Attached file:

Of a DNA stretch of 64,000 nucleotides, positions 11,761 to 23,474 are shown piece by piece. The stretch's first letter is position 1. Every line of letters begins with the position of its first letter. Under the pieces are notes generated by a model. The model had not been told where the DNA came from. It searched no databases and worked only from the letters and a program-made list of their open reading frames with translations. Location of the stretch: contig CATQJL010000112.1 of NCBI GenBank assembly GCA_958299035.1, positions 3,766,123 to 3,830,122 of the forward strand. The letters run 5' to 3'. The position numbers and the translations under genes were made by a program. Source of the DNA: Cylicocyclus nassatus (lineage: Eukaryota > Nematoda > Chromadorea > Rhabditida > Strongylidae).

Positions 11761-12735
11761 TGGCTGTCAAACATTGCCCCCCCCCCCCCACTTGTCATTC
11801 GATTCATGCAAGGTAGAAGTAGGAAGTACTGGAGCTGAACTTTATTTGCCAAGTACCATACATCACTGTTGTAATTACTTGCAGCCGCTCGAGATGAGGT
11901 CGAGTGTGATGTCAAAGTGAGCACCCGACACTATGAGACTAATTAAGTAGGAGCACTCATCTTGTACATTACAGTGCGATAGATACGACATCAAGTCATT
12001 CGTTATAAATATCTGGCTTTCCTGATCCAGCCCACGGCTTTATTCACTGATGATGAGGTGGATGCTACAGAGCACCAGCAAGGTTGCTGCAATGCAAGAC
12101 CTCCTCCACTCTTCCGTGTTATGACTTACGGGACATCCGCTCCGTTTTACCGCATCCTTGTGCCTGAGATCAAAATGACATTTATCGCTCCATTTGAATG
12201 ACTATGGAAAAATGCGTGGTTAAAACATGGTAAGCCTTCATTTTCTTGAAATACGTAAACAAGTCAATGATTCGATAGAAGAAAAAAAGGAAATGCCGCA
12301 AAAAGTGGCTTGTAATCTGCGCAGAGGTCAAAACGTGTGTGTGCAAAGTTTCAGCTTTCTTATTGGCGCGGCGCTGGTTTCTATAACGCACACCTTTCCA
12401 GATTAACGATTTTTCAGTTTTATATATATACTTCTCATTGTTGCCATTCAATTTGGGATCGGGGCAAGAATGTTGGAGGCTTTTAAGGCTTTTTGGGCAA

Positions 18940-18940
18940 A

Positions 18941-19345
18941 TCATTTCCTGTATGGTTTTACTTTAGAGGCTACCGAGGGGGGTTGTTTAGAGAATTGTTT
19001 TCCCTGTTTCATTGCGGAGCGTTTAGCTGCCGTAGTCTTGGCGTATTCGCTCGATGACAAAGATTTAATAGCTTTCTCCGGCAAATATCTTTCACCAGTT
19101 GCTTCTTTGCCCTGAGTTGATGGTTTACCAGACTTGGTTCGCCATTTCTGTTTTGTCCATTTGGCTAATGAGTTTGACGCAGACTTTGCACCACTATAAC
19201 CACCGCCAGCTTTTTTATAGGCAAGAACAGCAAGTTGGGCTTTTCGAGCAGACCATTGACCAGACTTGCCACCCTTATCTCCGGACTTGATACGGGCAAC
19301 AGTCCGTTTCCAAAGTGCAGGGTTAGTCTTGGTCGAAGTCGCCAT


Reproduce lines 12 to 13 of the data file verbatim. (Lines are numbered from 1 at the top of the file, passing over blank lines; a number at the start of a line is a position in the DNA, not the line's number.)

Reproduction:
18940 A

Positions 18941-19345